Just leave the fields blank that you don't want to search
Near Peer Learning between Medical and Physiotherapy Students: A Pilot Study of Anatomy Knowledge, Attitudes, Communication and Teamwork
Introduction: There is ample evidence of the benefits of learning across professions in the context of gross anatomy with respect to communication, teamwork and attitudes of health care students towards each other, and a smaller body of evidence that it improves anatomy knowledge when organised and overseen by faculty. There are no published studies of such interventions by students for students exploring both anatomy knowledge and attitudinal scores. The purpose of this medical (MD) student-led study was to examine the effectiveness of peer-to-peer teaching and learning between MD and physiotherapy (PT) students in terms of anatomy knowledge, communication and teamwork attributes.
Methods: A team of five MD students provided six upper and six lower limb anatomy demonstration sessions to 83 PT students in small groups across all three years of their degree programme. Anatomical knowledge and student attitudes towards such sessions were assessed with pre/post MCQ tests and the Readiness for Interprofessional Learning Scale (RIPLS).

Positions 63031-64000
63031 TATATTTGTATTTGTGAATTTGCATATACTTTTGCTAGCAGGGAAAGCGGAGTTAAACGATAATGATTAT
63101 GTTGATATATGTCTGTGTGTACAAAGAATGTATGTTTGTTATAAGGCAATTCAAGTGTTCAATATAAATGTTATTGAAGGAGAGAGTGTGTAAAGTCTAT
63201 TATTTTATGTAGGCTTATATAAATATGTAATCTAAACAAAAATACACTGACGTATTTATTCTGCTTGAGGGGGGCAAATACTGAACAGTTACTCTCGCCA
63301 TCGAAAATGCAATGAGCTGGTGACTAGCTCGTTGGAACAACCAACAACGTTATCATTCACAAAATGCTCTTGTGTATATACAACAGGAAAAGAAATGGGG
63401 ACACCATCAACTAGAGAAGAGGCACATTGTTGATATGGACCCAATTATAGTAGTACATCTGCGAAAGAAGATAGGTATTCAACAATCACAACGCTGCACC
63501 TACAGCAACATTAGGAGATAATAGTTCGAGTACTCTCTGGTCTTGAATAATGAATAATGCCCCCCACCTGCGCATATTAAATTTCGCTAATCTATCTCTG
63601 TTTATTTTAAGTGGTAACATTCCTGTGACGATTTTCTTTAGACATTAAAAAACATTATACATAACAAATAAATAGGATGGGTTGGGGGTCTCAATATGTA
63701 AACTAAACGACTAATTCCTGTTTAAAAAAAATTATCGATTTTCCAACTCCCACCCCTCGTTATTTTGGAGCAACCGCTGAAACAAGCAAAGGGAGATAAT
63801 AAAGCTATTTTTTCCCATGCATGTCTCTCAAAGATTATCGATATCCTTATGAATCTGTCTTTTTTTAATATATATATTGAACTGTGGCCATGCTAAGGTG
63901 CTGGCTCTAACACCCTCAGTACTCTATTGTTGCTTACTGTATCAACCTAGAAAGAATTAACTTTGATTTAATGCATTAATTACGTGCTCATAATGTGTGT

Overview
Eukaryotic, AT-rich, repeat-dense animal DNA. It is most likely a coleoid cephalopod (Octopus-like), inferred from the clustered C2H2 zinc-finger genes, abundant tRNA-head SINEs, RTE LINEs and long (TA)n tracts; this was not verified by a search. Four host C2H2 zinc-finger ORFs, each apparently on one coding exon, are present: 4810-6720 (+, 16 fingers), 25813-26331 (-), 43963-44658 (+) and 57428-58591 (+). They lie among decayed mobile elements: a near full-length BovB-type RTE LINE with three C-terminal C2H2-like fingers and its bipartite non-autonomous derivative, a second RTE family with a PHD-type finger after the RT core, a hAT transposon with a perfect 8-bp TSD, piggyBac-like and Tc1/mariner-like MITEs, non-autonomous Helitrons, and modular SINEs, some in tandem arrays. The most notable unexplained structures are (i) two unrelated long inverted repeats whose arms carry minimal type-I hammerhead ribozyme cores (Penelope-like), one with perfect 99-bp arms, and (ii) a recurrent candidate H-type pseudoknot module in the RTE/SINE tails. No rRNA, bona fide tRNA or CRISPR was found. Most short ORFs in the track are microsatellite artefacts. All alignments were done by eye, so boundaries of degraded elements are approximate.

Results: There was a statistically significant improvement in the mean MCQ test scores after the intervention. PT students reported welcoming more such sessions. Post-intervention responses showed an improvement in PT students’ concepts of Teamwork and Collaboration (+0.15, p=0.02) and Positive Professional Identity (+0.20, p=0.01) in all years.
Conclusions: This pilot study of an MD student-led intervention had positive effects on anatomy knowledge and attitudinal changes among PT students, suggesting that the integration of such sessions into health care curricula is of benefit at little to no additional cost.
|Apr 1, 2023
|May 1, 2023
|Journal of Academic Development and Education Anatomical Sciences Special Edition
|near peer teaching and learning, anatomy education, physiotherapy students, medical students